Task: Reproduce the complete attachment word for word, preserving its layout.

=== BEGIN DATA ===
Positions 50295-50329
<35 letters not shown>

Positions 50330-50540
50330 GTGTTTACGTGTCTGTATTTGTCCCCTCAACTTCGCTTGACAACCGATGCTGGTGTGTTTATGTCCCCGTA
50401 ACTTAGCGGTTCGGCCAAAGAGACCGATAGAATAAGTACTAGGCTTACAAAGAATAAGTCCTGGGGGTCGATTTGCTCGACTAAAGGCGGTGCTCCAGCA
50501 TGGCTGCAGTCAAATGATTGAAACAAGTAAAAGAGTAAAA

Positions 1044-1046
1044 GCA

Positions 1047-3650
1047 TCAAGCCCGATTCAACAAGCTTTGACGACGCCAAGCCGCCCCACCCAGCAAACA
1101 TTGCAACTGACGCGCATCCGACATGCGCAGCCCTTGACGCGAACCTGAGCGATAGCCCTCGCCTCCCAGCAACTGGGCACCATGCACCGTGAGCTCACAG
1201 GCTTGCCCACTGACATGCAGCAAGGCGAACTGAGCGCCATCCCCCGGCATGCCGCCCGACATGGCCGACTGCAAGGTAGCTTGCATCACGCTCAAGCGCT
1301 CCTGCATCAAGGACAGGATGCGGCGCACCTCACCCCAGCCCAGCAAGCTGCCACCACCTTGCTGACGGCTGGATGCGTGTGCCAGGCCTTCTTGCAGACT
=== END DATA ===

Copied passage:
Positions 50295-50329
<35 letters not shown>

Positions 50330-50540
50330 GTGTTTACGTGTCTGTATTTGTCCCCTCAACTTCGCTTGACAACCGATGCTGGTGTGTTTATGTCCCCGTA
50401 ACTTAGCGGTTCGGCCAAAGAGACCGATAGAATAAGTACTAGGCTTACAAAGAATAAGTCCTGGGGGTCGATTTGCTCGACTAAAGGCGGTGCTCCAGCA
50501 TGGCTGCAGTCAAATGATTGAAACAAGTAAAAGAGTAAAA

Positions 1044-1046
1044 GCA

Positions 1047-3650
1047 TCAAGCCCGATTCAACAAGCTTTGACGACGCCAAGCCGCCCCACCCAGCAAACA
1101 TTGCAACTGACGCGCATCCGACATGCGCAGCCCTTGACGCGAACCTGAGCGATAGCCCTCGCCTCCCAGCAACTGGGCACCATGCACCGTGAGCTCACAG
1201 GCTTGCCCACTGACATGCAGCAAGGCGAACTGAGCGCCATCCCCCGGCATGCCGCCCGACATGGCCGACTGCAAGGTAGCTTGCATCACGCTCAAGCGCT
1301 CCTGCATCAAGGACAGGATGCGGCGCACCTCACCCCAGCCCAGCAAGCTGCCACCACCTTGCTGACGGCTGGATGCGTGTGCCAGGCCTTCTTGCAGACT